Your local aphasia group wants to set up a charity walk for Aphasia Awareness Month in June. Great! Before you lace up your walking shoes, here are some things you need to know to set up your event.

These suggestions are a starting point, and we encourage you to become familiar with the laws in your local area. Planning a walk, securing a permit, and getting insurance is a big endeavour and this article is to get you on your way but certainly isn’t the end point. We’ve broken down this overview of setting up a walk into two parts. The second part will address advertising, sponsors, and all the items you’ll need to make your walk great.

starting line
Image: Tableatny via Flickr via Creative Commons license

Choose a Route

First and foremost, decide where you want to hold your event. The walk route needs to take a few things into consideration. You want the starting and stopping point to be clear. You want ample transportation to the site or parking in the area. And you need the route to be do-able — no one wants to walk straight up a hill for an hour!

Some groups choose to use a local building such as an office park or religious center (especially one that is not in use during the time of the walk) and do multiple laps around the building or parking lot. This not only keeps the event contained and safe, but it usually provides an easy walking surface, too. Additionally, check with local high schools to see if they’ll make their track available to you for the event.

Regardless of where you hold your event, you will need to get permission from the land owner and apply for proper permits. Your local government should have information about obtaining a special events permit (Google “special events permit” and your county government). While you’re speaking with your local government, make sure you ask if there are any other steps you need to take such as securing security. Make sure you have permission in place before you proceed to the next step.

Keep it Legal

You not only need a permit, you also need liability insurance. If your organization already has insurance, contact your agent and make sure that the insurance covers the walk, too. You’ll want to make sure the insurance covers both medical crises and property damage.

If you don’t have insurance, you can obtain insurance to cover the walk or run. Google “liability insurance and charity walk” to see a list of insurance companies that cover charity walks.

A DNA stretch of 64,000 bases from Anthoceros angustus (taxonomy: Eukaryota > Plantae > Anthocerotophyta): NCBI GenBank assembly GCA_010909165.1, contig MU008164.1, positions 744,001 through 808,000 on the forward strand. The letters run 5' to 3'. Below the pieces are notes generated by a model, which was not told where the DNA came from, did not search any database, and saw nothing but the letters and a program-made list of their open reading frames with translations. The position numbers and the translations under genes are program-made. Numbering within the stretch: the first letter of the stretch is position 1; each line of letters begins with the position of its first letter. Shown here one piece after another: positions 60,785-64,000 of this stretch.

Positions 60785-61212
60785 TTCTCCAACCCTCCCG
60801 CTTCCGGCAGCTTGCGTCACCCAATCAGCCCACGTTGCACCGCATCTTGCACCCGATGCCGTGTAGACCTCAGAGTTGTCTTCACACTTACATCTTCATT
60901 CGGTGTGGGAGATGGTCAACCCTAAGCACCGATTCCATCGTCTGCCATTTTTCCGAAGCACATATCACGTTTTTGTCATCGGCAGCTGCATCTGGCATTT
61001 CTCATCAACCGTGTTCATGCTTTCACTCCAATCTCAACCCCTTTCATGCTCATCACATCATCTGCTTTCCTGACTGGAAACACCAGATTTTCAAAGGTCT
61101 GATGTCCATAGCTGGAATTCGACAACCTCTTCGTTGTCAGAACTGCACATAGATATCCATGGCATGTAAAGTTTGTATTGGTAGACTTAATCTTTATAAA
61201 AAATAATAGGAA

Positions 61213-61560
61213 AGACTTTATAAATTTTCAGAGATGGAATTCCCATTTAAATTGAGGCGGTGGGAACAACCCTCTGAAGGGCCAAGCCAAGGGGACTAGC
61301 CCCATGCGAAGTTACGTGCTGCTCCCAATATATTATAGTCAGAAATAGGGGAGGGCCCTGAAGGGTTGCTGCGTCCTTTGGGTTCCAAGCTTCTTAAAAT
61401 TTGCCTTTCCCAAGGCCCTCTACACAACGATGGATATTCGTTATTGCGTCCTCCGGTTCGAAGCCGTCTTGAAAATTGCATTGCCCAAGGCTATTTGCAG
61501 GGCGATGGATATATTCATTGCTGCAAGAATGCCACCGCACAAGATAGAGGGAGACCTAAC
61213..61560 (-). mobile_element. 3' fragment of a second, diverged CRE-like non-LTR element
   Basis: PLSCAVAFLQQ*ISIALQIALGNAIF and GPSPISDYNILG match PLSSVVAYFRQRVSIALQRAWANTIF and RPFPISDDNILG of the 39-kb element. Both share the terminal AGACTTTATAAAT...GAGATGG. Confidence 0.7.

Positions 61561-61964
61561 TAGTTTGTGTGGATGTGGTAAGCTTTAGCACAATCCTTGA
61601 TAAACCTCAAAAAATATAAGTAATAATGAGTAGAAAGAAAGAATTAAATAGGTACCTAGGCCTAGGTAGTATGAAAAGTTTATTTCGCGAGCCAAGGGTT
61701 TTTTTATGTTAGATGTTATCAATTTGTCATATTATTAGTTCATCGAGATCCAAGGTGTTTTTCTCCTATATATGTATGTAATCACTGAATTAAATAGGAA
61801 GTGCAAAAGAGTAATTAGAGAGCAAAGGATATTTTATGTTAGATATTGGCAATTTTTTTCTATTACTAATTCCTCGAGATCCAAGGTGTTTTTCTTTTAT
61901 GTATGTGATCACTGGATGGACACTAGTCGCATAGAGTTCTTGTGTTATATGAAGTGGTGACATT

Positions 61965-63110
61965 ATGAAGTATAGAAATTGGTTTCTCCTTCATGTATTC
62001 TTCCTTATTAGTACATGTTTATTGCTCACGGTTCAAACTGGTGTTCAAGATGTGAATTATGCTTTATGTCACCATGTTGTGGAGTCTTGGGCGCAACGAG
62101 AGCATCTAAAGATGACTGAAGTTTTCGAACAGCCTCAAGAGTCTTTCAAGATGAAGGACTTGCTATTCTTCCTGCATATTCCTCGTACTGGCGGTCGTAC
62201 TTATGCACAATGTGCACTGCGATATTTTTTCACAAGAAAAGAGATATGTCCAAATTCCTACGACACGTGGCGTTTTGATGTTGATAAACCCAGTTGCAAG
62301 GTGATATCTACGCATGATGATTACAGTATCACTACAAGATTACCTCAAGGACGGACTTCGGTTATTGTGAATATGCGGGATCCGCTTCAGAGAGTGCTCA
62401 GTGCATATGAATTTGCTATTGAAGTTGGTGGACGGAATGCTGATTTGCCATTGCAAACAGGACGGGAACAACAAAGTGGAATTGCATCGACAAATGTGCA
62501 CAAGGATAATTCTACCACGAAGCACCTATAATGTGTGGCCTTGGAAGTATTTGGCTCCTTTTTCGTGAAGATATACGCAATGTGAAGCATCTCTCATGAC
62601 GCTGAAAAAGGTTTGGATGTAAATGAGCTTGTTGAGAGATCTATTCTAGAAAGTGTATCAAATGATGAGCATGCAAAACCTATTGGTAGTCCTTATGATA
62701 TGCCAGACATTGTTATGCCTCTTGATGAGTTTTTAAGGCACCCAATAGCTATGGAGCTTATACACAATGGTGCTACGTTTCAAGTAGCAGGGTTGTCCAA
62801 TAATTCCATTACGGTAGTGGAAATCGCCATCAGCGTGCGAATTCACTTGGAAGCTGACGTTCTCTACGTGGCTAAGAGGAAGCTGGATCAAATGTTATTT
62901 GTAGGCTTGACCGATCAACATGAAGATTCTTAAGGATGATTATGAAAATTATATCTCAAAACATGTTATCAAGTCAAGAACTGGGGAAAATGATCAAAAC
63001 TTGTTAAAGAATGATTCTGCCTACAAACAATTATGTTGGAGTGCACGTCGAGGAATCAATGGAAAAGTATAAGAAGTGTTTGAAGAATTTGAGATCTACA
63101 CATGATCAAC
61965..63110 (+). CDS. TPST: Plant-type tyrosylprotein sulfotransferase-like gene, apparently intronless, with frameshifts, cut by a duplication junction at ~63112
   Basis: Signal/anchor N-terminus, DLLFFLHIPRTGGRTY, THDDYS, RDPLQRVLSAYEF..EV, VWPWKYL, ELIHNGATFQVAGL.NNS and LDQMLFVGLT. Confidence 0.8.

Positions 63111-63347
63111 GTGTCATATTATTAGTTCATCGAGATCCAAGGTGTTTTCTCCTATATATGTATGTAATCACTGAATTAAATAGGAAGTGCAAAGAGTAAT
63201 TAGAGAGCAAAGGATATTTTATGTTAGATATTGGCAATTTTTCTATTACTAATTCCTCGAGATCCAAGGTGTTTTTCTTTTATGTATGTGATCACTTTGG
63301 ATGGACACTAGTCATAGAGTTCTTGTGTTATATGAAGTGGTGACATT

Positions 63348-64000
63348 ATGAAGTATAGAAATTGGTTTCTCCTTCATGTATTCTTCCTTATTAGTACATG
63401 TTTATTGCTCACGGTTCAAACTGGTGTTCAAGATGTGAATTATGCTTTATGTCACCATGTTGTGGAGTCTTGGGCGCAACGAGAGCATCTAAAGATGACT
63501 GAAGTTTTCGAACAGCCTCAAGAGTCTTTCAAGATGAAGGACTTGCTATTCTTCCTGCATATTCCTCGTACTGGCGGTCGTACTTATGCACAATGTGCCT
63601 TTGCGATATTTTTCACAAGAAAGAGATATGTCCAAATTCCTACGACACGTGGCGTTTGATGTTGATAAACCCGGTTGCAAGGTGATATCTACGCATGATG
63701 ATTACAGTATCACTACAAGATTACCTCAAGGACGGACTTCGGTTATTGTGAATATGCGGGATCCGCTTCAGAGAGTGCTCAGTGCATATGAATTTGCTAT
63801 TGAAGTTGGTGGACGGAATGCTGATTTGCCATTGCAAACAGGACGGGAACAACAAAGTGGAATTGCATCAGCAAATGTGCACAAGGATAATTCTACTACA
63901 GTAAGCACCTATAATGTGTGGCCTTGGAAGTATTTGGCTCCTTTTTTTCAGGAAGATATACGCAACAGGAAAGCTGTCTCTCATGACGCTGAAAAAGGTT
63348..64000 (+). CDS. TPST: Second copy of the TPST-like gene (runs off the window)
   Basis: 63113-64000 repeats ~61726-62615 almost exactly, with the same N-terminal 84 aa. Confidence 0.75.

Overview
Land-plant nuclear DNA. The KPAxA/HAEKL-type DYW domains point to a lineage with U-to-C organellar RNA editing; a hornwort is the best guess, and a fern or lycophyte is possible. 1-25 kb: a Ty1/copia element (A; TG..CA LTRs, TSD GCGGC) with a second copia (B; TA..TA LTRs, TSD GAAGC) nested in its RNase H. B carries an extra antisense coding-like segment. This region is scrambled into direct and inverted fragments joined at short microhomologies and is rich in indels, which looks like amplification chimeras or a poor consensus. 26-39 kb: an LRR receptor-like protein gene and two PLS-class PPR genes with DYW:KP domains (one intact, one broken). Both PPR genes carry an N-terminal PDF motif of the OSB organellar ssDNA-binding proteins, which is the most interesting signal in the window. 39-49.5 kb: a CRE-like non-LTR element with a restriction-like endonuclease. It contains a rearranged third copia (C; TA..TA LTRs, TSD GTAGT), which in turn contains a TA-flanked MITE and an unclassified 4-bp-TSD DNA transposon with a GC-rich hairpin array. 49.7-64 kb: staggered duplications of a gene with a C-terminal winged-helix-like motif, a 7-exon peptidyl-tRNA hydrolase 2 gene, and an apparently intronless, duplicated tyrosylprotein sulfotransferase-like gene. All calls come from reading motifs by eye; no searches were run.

Start Communicating

Now that you have your permit and insurance, it’s time to tell the rest of the world about your walk. You can set up a free site through or You’ll add news about the event to this site, but initially use this site as a landing page since you’ll want a way to grab information from supporters for three different reasons:

  • Newsletter Sign Up: Set up an account with Mailchimp and gather email addresses through the site. You’ll use this newsletter for general communication for the walk.
  • Registration Form: Set up a form in Google Docs so people can sign up for the walk. This will not be your legal registration form — that will require a waiver and signature. This form is just meant to gather email addresses so you can send more information directly to race participants. You can skip this step if you don’t need an initial head count and send out the registration form via the general newsletter.
  • Volunteer Form: Set up a form in Google Docs so people can sign up to volunteer. You’ll want to keep these names and email addresses separate from the walk participants since they’ll be helping you get ready and run the event.

This is the perfect time to start thinking about your schedule for the day. Not only will it help you get your to-do list in order, but it will give you a sense of how many volunteers you need. Additionally, start creating a registration form. If your event is a fundraiser, you can have participants pay an entry fee or raise funds through pledges. You’ll want the form to include a waiver that goes with your liability insurance. A lawyer should help you draft the registration form, and a paper copy of this form should be collected from all participants. It can either sent directly or downloaded from a website in PDF form.

Lastly, think about how often you want to communicate with your walkers or volunteers. Set up a schedule for posting news, sending information, and getting your walkers excited for the big day.

The second half of this article will run on Thursday. Get ready to think through marketing, sponsors, and items — big or small — for the event. We’ll also give you off-the-beaten track ideas for your charity walk.

Image: Tableatny via Flickr via Creative Commons license